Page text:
24 July 2014

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North-East daily newspapers’ offices to be closed

Regional publisher Johnston Press is planning to close two daily newspaper offices in the North-East and create a new editorial hub in Sunderland.

Staff at the Hartlepool Mail and the Shields Gazette were told yesterday that their offices were to close in the next two months.

In future journalists and advertising staff from both titles will be based at the offices of JP sister title the Sunderland Echo -17 miles away from Hartlepool and five miles away from South Shields.

There are expected to be six editorial redundancies and nine advertising redundancies as a result of the move.

The announcement was made to staff yesterday morning in a statement by Stuart Birkett, managing director of the company’s North-East publishing unit.

It said the proposed changes followed “a detailed review of office accommodation in the North-East, and the requirement to ensure that the business needs continue to be met.”

The company proposes to create a single business unit centred on the head office of Northeast Press Limited at Pennywell Road in Sunderland, where South Shields and Hartlepool editorial and advertising staff will be based.

As well as the South Shields and Hartlepool offices, the existing newspaper offices at Berwick, Kelso and Selkirk are also set to close.

However with the exception of Kelso, the company proposes to retain a presence in each of those communities, with the establishment of what it called “smaller customer-facing offices with hot-desk facilities.”

The statement also made clear that all Berwick and Selkirk editorial and advertising staff will continue to be based locally.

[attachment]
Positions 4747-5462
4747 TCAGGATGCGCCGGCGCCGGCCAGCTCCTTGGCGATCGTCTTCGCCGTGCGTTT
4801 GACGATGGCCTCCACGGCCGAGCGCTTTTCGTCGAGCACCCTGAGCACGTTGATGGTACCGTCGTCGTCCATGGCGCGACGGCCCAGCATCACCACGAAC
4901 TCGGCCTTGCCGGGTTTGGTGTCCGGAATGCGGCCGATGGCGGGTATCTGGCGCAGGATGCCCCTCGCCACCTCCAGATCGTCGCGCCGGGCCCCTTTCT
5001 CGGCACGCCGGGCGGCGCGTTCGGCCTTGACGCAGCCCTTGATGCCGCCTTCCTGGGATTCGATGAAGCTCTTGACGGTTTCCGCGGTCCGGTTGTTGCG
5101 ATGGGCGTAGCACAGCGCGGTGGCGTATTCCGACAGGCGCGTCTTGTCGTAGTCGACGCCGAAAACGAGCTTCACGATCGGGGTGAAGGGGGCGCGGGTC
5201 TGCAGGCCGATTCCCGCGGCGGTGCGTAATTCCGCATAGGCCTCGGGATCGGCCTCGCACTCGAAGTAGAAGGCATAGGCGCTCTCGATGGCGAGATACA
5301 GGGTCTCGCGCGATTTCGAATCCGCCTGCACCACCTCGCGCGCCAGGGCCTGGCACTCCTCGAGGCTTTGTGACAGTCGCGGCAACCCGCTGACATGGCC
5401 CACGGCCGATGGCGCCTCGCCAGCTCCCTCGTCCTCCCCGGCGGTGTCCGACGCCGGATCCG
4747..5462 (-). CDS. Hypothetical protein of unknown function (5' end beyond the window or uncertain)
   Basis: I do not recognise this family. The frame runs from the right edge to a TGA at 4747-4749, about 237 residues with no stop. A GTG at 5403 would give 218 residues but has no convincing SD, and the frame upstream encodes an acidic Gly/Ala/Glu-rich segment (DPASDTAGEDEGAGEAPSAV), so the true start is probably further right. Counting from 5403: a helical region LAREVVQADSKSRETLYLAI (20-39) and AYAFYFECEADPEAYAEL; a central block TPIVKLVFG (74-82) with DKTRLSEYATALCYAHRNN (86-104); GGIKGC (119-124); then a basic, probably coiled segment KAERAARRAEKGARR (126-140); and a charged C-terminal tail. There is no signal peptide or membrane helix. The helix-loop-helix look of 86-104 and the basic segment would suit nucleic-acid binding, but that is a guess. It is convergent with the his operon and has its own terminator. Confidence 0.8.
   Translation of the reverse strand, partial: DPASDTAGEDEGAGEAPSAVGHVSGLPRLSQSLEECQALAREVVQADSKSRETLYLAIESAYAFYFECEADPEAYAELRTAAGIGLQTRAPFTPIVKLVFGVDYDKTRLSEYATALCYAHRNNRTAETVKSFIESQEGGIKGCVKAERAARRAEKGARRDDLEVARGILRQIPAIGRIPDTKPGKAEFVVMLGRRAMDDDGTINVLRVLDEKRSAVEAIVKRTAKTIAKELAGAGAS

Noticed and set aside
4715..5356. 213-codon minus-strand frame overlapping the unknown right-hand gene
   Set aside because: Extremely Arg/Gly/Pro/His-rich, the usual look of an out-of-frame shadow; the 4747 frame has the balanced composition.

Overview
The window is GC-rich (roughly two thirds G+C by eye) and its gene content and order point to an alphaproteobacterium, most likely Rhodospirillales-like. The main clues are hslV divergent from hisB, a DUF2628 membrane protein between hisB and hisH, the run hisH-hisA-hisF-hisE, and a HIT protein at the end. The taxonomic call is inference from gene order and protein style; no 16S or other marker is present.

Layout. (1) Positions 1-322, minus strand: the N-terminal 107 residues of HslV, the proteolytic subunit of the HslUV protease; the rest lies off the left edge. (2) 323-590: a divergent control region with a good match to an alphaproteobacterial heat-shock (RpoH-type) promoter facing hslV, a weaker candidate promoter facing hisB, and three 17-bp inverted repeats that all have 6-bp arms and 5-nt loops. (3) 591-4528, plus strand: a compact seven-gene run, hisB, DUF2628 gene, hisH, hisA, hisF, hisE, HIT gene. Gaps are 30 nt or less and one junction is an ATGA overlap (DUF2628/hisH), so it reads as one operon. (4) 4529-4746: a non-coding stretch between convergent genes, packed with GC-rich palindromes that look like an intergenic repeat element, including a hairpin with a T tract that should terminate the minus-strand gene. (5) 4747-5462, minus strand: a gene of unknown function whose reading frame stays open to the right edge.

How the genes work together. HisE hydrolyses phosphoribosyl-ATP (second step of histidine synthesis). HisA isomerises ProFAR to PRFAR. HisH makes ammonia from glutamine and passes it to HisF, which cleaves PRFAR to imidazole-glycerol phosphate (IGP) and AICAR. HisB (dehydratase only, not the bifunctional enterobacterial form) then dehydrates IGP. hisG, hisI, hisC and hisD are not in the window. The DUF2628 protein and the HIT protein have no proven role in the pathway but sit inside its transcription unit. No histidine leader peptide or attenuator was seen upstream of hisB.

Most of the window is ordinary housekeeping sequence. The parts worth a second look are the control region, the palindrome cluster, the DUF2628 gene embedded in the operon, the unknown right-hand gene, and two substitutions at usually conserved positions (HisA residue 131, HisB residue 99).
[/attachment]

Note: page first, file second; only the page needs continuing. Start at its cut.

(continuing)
It continued:  “Should these proposals go ahead, we anticipate that there would be a reduction in the number of staff within the combined business of 6 FTE within editorial and of 9 FTE in advertising.  However, it is hoped that this can be achieved through voluntary redundancy and transfer to alternative positions.

“Should sufficient volunteers not be achieved, the company can not rule out the use of compulsory redundancies.

“Prior to any implementation, we will consult with affected staff and their representatives during the consultation process we will explain the business rationale, answer any questions and address any other issues that may arise.

“We anticipate that this consultation process will be completed by 17 May 2012.”

Earlier this week, JP chief executive Ashley Highfield said in a presentation to investors that there would be “regional editorial hubs where relevant.”

However in the same presentation he also said the company would continue to have “journalists on the ground on every town,” citing this as the company’s unique selling point.

36 Comments

  1. House Rules

    Wow. Just wow. How long before they are weeklies then?

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  2. WearyCynic

    Glad to see your commitment to keeping journalists in the heart of their communities wasn’t just PR guff, Mr HiPad!

    Report this comment

  3. obmiJ

    Brilliant. I pity the poor reporter who has to write the obligatory “our newspaper’s going to be even better now we’re holding weekly surgeries in the local Starbucks” article.

    Report this comment

  4. Corporal Clegg

    Way to go JP!
    Enthuse the staff with plans for relaunches giving a hint of enthusiasm for the future.
    Then change dailies to weeklies, create more centralised hubs, lose more staff and take away InDesign, the tool with which we do our jobs.
    Result: Frightened, demoralised, resentful staff expected to work twice as hard on relaunched papers and expanded digital services.
    Can anyone see the problem here?

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  5. Dirk van der Werff, Hartlepool